Massive black hole binaries result from galaxy mergers, as the central black holes find each other and spiral together pretty rapidly (within about 100 million years).  It has been a problem though to understand how, once they get to about 1 parsec apart, they manage to continue to spiral together to merging.  At distances much greater than 1 parsec the inspiral works efficiently by scattering stars, yet gravitational wave emission doesn't become too strong until scales much less than 1 parsec.  So for a while astronomers did not understand why we do not see large numbers of black hole binaries "hung up" with ~1parsec separations -- the "final parsec problem".

Lately this problem has been pretty much resolved, and it turns out there are actually several mechanisms that allow the inspiral to proceed all the way to coalescence.  Not only is that good for our understanding of mergers, it also means we are very likely to see the process in gravitational waves.  The entire population of massive black hole binaries in the universe produces a stochastic background of gravitational wave noise, which should be detectable in Pulsar Timing Arrays.  At least one of these systems should be nearby and massive enough to resolve individually above that background noise, as well.  


What is the actual coalescence rate across the universe?  Estimates vary by author and model, but optimistically it may hundreds per year out to a redshift z=5, and pessimistically still about 10.


Image

To interpret this figure, think of it as showing the number of events you expect to see per year, if you look out to a distance where the redshift is z, but happening within 1 unit of z of that distance.  So for example if you want to know how many total merger events there are per year within z=5, then you would add up the number in each z=1 interval out to z=5, which for the left figure is nearly 1000, and for the right image is 9 (model I) or 15 (model II).

For perspective, the comoving distance to a redshift of z=1 is about 3.3Gpc, and the comoving volume within that distance is 150 Gpc3.  For a redshift of z=5, the comoving distance is 7.8Gpc, and comoving volume is 2000Gpc3.  So we could infer that the rate in the universe today is something in the realm of 0.01 to 0.1 mergers per year per Gpc3.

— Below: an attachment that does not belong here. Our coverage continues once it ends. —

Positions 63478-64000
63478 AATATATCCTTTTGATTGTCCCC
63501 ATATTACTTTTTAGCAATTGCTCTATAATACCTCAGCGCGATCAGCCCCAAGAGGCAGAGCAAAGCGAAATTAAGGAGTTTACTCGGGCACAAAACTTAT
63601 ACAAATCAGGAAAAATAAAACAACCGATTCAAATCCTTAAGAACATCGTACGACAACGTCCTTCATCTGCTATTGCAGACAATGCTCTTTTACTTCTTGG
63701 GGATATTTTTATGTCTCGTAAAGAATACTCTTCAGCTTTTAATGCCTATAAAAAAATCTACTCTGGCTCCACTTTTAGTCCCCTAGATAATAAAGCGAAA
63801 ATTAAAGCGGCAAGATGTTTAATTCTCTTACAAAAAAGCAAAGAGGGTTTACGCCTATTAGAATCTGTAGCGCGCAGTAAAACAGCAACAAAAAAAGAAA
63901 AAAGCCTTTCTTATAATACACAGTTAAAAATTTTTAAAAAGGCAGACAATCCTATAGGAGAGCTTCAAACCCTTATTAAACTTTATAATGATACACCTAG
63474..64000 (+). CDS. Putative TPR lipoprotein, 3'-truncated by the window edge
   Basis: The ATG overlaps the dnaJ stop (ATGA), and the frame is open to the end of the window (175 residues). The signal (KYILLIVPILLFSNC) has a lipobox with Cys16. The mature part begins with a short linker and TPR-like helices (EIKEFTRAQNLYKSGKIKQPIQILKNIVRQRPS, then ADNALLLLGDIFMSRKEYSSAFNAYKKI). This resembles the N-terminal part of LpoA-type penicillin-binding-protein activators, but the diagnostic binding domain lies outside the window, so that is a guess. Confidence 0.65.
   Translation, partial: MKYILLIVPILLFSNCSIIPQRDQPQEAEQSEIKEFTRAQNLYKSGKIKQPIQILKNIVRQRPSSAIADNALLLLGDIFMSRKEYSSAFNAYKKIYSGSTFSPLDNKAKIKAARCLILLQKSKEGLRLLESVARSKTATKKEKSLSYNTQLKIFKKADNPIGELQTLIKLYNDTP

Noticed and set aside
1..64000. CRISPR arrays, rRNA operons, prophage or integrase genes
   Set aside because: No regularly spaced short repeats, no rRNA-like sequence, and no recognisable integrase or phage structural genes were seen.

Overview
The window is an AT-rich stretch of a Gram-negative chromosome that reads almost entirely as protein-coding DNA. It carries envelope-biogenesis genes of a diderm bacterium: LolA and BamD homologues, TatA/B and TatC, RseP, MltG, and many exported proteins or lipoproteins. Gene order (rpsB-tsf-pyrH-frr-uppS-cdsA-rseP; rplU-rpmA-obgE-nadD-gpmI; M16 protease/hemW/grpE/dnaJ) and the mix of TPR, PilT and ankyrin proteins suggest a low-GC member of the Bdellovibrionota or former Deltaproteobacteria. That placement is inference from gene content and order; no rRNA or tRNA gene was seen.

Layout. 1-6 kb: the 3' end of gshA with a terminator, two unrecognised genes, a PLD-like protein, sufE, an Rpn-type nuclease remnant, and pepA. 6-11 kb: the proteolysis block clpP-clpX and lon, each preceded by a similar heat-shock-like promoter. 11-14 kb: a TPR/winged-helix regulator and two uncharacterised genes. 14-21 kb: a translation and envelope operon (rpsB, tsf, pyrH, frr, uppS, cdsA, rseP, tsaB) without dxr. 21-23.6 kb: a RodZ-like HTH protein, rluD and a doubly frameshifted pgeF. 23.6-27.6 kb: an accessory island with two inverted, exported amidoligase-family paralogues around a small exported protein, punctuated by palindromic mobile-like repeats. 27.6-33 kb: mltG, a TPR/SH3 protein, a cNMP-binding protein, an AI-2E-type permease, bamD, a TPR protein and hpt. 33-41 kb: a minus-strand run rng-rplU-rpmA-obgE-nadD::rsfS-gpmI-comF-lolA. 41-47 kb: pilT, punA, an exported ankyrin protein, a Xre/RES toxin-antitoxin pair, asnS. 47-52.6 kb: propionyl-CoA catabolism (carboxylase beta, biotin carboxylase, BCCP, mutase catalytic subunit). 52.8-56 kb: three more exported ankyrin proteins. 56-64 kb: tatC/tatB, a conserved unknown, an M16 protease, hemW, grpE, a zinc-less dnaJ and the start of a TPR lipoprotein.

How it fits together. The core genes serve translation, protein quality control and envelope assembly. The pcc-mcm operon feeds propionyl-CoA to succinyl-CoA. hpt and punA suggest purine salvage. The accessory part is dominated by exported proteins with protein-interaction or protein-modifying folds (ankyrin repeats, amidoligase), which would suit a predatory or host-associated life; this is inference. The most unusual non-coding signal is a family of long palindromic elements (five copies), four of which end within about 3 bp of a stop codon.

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06 Oct 2018 07:51

Watsisname, thank you. I did not realize that galaxies collide all the time. :)
 
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06 Oct 2018 18:57

I was surprised by these numbers as well.  I did not expect that there would even be one detectable massive black hole merger event per decade, let alone many per year.  But I guess it's not really that the rate is high -- 1Gpc3 is a huge volume of space containing a lot of galaxies -- but that the waves from such a merger are very strong and detectable out to very large distances.

This also reminds me of the math behind the development of life being common or not in the universe.  The universe is very big, so even rare events must happen all the time.
 
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06 Oct 2018 22:34

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10 Oct 2018 12:16

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11 Oct 2018 01:04

The first episode of John Michael Godier's Event Horizon podcast, a new channel comprised of interviews Godier does with eminent scientists of astronomy and astrophysics. This one was a interesting topic with an interesting interviewee.

The main reason I posted this is because Godier uses Space Engine footage at various parts in the video.

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23 Oct 2018 01:19



Note how almost every mystery may equate aliens :P.